Frank Honeyboy Patt

Born: Sept. 1, 1928 Fostoria, AL

Blues Vocals, Guitar Specialty Records

Source: Alabama Music Hall of Fame



Frank 'Honeyboy' Patt - Bloodstains On The Wall, recorded by Art Rupe in LA in 1953.

Originally released as Specialty 476, rereleased on the compilation 'Bloodstains On The Wall: Country Blues From Specialty' (Specialty, 1994)


Listen: Frank "Honeyboy" Patt: MP3 Downloads


It seems today that any blues artist worth a shit has been anthologised to death. Records you would have killed for years ago are now available at the press of a button. We know just about everything about anyone that mattered, fights, divorces, jail terms and, when it comes to the music, all sorts of out takes and versions 1 2 and 3 etc etc….. So when it comes to a song that apparently only appears on one anthology and seems to be the only recording known by the artist, the ears perk up. That song is the spooky mystery that is Honeyboy’s “Bloodstains on the Wall,” a genuine chilling slice of urban blues. Honeyboy has a mess to deal with, the aftermath of some terrible event. What, why and how is never explicitly addressed, all we seem to know is that something happened and the guy is pissed. The title makes the listener think of abattoirs, a mess (or one that will do until a real mess comes along). The guitar sputters over a sleazy barrelhouse blues piano, is the singer a pimp or a messed up working man who finds out strange things are happening when his back is turned. No matter what, the detectives are coming and he has his alibi.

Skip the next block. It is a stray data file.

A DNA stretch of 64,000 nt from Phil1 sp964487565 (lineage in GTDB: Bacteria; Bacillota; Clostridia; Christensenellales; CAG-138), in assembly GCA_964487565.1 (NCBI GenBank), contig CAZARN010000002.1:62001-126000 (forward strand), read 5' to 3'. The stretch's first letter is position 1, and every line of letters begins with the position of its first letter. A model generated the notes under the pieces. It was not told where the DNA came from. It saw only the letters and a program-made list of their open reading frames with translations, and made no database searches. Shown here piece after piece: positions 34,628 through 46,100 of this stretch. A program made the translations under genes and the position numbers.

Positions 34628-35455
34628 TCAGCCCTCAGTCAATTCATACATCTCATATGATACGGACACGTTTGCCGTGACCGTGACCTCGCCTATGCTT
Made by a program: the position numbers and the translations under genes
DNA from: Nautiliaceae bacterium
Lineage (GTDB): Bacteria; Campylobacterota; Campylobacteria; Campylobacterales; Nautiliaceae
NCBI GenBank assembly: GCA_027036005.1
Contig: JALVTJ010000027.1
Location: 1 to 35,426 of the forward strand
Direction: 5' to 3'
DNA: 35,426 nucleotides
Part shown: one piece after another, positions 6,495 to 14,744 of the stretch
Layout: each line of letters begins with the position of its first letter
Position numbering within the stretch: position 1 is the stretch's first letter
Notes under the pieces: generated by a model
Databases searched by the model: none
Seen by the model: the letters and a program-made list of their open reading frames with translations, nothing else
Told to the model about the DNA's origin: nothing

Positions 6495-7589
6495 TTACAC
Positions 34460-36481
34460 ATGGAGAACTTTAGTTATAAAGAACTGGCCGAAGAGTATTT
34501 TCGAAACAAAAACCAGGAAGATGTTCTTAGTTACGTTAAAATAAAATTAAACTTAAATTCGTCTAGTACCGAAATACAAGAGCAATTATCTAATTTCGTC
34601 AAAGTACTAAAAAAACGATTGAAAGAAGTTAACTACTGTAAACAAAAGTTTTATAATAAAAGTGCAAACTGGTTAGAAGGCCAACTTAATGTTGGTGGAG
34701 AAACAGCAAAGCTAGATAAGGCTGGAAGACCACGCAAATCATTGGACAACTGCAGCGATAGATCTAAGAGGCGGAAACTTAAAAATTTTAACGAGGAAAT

Honeyboy is not to be confused with Honeyboy Edwards but is instead Honeyboy Frank Patt (go on, Google him). According to what I could find about him he was born in Fostoria, AL on Sep. 1, 1928 and he sold about 50,000 copies of this single so there should be some attics somewhere that have this gem lurking underneath the boxes, detritus and cobwebs of someone’s life. Recorded for the Speciality label this is a sleazy, murky piece of work with a dense claustrophobic sensibility. If you don’t believe me ask Bob Dylan who included it in one of his recent radio shows.

Source: Hooverville » honeyboy frank patt



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